Having passed away recently, Lewis scholar Walter Hooper will be missed, but we can well believe that he is now once more with C.S. Lewis, whom he had served most faithfully for so many years, in a place in which it is never winter but always Christmas.

With the passing of Walter Hooper on December 7, we lost one of the few remaining living links to the life of C.S. Lewis. For those who are unaware of the life and legacy of this remarkable man, Hooper was a friend of Lewis in the final years of the great writer’s life and became Lewis’ personal secretary for a brief time during Lewis’ final illness. More important, he became a great champion of Lewis in the years following Lewis’ death in 1963, emerging as the preeminent Lewis scholar at a time when Lewis’ star was very much in the ascendant.

Hooper first came to my attention as the co-author, with Roger Lancelyn Green, of one of the better biographies of Lewis, but his greatest achievement as a Lewis scholar resides in his authorship of the indispensable C.S. Lewis: A Companion and Guide, later published as C.S. Lewis: A Complete Guide to His Life and Work, and also, and of at least equal importance, in his meticulous editorship of the three volumes of Lewis’ Collected Letters. Anyone who has researched Lewis’ work in any depth can hardly fail to be deeply indebted to Hooper’s own pioneering and groundbreaking labours.

I first met Walter Hooper in 1996 after he had kindly agreed to meet me to discuss Lewis and Tolkien, whom he also knew, as part of the research for my book, Literary Converts. At the time of our first meeting, I had just become a fulltime writer following the publication of my biography of Chesterton, and I was struck by his affability and the generosity with which he offered me his time and hospitality. We struck up an instant rapport, based no doubt in our having so much in common: a shared love of Lewis and Tolkien, and Chesterton, and a shared love for the Catholic Church, to which we were both converts, Hooper being received in 1988, a year ahead of my own reception. We became fast friends, my returning to Oxford to interview him again for my subsequent book, Tolkien: Man & Myth.

Thereafter, over the next few years, I visited his home in north Oxford whenever I visited the city. Although he was in his mid-sixties, he was in remarkably good shape, helped no doubt by the gym that he had set up in his home. As an habitué of my own local gym, wherever I happened to be living, desiring to keep my body as well as my mind exercised, this was something else we had in common.

In the summer of 1999, I spent a week at Brasenose College serving as the resident tutor for a summer program sponsored by the Phoenix Institute, taking the opportunity to visit Hooper when my responsibilities permitted. It was during this week that I met my future wife, Susannah. Two years later, following our marriage, and during the brief period that we lived in England prior to our moving to the States, I took her to visit Hooper in his home, where he graciously made us tea. As we enjoyed this quintessentially English experience, Susannah noticed a mouse dash across the floor. Having become aware of the unexpected guest, Hooper was at great pains to usher it from the premises, not so much from a disdain for the intruder as from fear that it might fall victim to his cat. Susannah and I both felt that this indicated a sentimental affection for all creatures great and small which reflected C.S. Lewis’s own creaturely sensibilities.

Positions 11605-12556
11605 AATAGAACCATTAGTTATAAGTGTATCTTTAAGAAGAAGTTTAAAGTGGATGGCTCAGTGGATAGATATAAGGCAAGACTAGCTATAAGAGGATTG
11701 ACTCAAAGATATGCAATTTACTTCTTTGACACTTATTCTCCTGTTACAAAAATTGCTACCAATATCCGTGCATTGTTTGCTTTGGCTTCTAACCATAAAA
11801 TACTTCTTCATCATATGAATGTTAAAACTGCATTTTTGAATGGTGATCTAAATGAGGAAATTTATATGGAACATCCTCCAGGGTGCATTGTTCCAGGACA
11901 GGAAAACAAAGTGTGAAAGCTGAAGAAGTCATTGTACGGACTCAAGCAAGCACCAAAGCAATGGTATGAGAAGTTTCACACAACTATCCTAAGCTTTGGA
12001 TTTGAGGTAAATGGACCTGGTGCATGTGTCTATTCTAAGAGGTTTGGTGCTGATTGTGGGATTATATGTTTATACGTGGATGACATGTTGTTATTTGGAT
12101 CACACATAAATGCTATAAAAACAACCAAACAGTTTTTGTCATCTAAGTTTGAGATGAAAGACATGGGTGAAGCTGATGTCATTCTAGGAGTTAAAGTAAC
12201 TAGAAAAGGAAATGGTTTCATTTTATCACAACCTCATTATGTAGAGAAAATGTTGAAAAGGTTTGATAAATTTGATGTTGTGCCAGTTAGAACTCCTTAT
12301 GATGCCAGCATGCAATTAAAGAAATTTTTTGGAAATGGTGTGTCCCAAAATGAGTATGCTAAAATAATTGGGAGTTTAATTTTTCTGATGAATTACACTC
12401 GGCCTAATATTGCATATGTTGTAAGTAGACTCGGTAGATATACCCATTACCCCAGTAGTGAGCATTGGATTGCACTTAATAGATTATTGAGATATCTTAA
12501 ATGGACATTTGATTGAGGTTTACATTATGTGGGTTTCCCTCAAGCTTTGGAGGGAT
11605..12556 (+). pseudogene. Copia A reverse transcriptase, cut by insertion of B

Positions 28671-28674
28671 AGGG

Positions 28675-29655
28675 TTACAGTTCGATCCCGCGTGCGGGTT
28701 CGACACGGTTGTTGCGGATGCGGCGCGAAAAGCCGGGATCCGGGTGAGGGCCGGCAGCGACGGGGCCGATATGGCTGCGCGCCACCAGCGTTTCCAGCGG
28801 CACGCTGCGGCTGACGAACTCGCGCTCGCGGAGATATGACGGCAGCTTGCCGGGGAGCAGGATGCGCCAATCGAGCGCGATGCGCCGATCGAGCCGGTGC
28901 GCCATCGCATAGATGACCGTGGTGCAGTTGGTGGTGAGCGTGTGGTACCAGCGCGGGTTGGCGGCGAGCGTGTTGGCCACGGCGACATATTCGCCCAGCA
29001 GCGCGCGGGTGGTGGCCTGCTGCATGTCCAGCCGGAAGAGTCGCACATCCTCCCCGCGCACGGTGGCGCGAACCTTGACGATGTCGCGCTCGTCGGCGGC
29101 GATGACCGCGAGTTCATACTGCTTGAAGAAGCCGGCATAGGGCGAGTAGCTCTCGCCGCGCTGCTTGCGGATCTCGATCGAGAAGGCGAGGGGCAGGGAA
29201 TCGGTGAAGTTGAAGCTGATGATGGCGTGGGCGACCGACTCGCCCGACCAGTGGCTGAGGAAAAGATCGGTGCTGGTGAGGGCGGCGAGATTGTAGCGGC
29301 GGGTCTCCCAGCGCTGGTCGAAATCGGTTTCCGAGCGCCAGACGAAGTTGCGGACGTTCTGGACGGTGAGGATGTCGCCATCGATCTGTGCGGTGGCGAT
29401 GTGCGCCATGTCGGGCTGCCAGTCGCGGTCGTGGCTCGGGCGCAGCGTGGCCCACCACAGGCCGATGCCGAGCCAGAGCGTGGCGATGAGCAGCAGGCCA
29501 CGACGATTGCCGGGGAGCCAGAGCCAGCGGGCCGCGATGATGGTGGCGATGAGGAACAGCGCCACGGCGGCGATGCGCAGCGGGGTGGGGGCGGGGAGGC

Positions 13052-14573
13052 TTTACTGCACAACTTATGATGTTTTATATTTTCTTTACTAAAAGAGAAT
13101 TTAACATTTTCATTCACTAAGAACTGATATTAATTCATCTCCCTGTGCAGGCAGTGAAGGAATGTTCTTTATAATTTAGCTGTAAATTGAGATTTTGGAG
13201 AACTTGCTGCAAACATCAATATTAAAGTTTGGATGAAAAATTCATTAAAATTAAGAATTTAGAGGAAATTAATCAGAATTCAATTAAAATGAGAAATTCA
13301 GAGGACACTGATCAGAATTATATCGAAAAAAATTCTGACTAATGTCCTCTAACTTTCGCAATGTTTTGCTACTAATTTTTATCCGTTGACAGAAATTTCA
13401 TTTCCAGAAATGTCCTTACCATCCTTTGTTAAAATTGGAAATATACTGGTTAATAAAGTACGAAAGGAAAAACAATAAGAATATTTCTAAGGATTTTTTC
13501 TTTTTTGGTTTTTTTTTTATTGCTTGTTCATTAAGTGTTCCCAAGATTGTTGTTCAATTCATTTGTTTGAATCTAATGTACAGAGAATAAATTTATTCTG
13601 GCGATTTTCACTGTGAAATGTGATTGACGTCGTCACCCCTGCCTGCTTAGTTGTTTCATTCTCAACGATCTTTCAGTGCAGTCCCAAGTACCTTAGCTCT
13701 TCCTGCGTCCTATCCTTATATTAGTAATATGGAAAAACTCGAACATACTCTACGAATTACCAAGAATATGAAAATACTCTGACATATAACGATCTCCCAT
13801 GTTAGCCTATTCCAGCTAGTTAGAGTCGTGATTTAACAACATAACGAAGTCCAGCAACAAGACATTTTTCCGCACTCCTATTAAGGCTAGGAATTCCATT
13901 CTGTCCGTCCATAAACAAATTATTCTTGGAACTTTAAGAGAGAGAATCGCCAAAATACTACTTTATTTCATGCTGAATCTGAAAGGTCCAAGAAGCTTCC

Following my move to the United States in 2001, Hooper and I had fewer opportunities to meet, though I did my best to visit him whenever my travels took me back to Oxford.

One final instance of Hooper’s generosity should be noted, which accentuates my sense of gratitude and indebtedness towards him. In around 2001, someone at Ignatius Press contacted him to request an endorsement for a new edition of Christopher Derrick’s book, C.S. Lewis and the Church of Rome. He politely declined the request, suggesting that he didn’t think that Mr. Derrick’s book should be republished, on the grounds that it was too acerbically critical of Lewis. The editor at Ignatius Press then invited Hooper to write a new book on the subject of Lewis’ relationship with the Catholic Church. Since he was in the midst of his monumentally important work on Lewis’ letters, he was not able to accept; instead, he suggested that I would be the perfect person to write such a book. It is, therefore, thanks to Hooper’s intercession that I came to write and research my book, C.S. Lewis and the Catholic Church, affording me the joyous opportunity to delve deeply into Lewis’ relationship with Catholicism, a subject that had intrigued and fascinated me for many years.

Such are some of my own personal reminiscences of Walter Hooper.

He will be missed but we can hardly feel very sorry for him. On the contrary, we can well believe that he is now once more with C.S. Lewis, whom he had served most faithfully for so many years. As for where they are exactly, we might be tempted to muse, in adapting Lewis’ own words that they are now in a place in which it is never winter but always Christmas; or we might be content to let Lewis’s concluding words in The Last Battle be our final words on where C.S. Lewis and Walter Hooper will be spending this Christmas:

[W]e can most truly say that they… lived happily ever after. But for them it was only the beginning of the real story. All their life in this world and all their adventures in Narnia had only been the cover and the title page: now at last they were beginning Chapter One of the Great Story which no one on earth has read: which goes on forever: in which every chapter is better than the one before.

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